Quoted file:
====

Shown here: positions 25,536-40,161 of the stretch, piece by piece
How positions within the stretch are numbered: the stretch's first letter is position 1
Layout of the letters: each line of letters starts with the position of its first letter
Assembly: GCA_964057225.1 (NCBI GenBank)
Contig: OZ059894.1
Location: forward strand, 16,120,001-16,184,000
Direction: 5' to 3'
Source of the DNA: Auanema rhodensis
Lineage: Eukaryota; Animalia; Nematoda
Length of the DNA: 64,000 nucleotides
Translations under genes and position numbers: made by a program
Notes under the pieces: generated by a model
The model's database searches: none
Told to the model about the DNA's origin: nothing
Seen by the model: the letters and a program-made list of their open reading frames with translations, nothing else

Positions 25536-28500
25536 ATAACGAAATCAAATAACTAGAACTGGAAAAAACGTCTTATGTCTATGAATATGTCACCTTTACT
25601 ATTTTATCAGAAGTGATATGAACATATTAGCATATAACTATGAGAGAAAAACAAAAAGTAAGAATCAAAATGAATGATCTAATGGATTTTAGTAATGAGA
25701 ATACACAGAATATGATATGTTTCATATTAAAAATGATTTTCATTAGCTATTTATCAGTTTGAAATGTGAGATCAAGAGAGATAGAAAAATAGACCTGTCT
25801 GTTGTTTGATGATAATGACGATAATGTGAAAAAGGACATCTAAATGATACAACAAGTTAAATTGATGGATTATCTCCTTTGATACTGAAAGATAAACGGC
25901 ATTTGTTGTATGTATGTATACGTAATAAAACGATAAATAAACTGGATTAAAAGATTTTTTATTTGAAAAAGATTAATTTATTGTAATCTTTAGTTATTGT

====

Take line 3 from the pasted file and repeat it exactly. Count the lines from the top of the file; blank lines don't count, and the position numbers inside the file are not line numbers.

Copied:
Layout of the letters: each line of letters starts with the position of its first letter